Following its decision in Brown v. Board of Education, the Court formulated a decree to affect the decision. Specifically, the Court required that the defendants "make a prompt and reasonable start toward full compliance" with the Court's order and to end segregation in the public schools "with all deliberate speed."
Three days after the Court's opinion in Brown, the Little Rock District School Board in Little Rock, Arkansas, began preparing a comprehensive plan for the complete desegregation of the school system.
At the same time, however, various state authorities, including the state legislature and governor, were actively pursuing means to perpetuate racial segregation in the Arkansas public school system. For example, in 1957, the School Board and the Superintendent of Schools continued with preparations to carry out the first stage of the desegregation program with the admission of nine African American students to Central High School. The day before the students were to enter the school, the Governor of Arkansas dispatched units of the Arkansas National Guard to the school and placed it "off limits" to African American students. When the nine African American students attempted to enter the high school two days later, the Arkansas National Guard forcibly prevented them from entering the building. The Arkansas National Guard continued to do so every day for the next three weeks.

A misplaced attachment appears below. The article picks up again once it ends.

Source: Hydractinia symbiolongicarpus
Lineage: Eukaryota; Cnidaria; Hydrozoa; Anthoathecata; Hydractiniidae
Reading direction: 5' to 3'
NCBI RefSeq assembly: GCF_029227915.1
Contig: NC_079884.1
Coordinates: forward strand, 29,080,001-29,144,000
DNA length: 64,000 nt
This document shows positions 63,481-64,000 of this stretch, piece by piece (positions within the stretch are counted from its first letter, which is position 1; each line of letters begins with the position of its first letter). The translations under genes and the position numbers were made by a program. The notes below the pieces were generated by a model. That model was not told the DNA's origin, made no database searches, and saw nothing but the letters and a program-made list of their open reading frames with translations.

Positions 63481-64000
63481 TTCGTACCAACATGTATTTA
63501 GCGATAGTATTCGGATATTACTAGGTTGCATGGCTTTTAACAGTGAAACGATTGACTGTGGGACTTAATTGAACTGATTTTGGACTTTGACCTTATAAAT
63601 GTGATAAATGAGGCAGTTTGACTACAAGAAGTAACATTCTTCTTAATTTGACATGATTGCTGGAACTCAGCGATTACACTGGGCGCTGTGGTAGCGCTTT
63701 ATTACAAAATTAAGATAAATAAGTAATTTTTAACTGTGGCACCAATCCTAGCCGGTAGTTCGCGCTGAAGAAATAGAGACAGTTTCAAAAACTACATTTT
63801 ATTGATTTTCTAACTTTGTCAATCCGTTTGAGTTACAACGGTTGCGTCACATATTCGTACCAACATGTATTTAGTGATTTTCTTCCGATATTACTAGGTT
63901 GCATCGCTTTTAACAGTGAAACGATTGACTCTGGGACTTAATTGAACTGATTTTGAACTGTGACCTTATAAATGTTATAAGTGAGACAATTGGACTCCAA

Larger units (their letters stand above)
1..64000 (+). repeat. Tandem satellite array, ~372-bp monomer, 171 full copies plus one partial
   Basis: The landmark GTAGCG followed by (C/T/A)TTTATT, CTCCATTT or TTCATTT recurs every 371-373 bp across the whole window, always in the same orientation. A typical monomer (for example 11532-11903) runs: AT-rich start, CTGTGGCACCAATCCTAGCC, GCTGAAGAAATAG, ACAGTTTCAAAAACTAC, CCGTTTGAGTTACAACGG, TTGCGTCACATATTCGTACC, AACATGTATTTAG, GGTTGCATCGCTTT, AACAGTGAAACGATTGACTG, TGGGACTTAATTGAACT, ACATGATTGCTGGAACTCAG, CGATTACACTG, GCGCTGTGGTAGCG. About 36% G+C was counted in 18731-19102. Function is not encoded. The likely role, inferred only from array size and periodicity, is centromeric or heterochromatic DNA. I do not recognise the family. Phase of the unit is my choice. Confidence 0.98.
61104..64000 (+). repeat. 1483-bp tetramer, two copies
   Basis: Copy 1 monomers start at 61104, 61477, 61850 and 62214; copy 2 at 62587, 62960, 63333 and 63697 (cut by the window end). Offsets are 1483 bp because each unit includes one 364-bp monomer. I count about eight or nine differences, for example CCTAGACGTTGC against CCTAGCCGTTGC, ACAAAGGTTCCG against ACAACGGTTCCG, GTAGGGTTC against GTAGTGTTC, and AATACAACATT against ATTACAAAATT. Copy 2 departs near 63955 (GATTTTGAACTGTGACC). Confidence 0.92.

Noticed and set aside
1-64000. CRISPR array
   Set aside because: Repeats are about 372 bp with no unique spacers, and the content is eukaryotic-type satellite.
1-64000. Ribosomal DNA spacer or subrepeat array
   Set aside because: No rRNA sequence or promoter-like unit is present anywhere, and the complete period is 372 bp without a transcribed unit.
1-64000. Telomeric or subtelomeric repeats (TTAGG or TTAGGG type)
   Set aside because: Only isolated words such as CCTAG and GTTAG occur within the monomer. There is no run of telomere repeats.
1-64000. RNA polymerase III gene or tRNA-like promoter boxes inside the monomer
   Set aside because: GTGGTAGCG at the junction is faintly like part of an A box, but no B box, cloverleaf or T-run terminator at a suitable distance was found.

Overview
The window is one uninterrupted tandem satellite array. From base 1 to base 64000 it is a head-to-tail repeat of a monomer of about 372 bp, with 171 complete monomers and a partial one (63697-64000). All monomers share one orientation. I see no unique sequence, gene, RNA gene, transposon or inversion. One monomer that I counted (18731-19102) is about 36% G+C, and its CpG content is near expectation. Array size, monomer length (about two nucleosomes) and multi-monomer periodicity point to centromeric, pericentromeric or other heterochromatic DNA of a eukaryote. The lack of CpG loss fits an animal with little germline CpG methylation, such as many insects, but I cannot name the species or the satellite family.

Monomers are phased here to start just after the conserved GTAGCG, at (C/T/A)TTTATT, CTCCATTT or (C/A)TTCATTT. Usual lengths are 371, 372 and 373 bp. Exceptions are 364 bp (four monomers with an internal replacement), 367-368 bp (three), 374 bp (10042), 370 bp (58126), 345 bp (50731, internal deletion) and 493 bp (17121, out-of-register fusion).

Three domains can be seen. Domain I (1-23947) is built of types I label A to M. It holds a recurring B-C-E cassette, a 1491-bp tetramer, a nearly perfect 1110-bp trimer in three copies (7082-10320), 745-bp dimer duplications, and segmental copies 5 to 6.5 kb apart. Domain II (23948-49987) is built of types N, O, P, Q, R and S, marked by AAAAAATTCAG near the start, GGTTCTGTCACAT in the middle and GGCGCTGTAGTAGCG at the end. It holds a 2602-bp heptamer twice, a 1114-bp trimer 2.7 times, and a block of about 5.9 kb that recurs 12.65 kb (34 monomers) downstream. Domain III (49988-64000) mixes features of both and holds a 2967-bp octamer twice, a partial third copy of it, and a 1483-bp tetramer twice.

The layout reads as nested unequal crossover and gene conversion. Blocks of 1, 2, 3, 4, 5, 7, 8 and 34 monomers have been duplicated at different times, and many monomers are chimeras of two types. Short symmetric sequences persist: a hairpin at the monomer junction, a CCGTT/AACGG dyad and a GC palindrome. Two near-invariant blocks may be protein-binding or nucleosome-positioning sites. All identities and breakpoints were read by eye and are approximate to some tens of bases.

The federal government, through the United States Attorney and the Attorney General, filed a motion in federal court to stop the governor and the Arkansas National Guard from interfering with the nine students' attendance. A federal district court granted the motion, and the Arkansas National Guard was withdrawn from the school. Subsequently, the President of the United States dispatched federal troops to Central High School to ensure that the nine students would be admitted safely to school.
Because of the hostility, caused in large part by the acts of state authorities, the School Board and Superintendent sought postponement of the desegregation plan for two and one-half years. The district court granted their motion. The Court of Appeals reversed.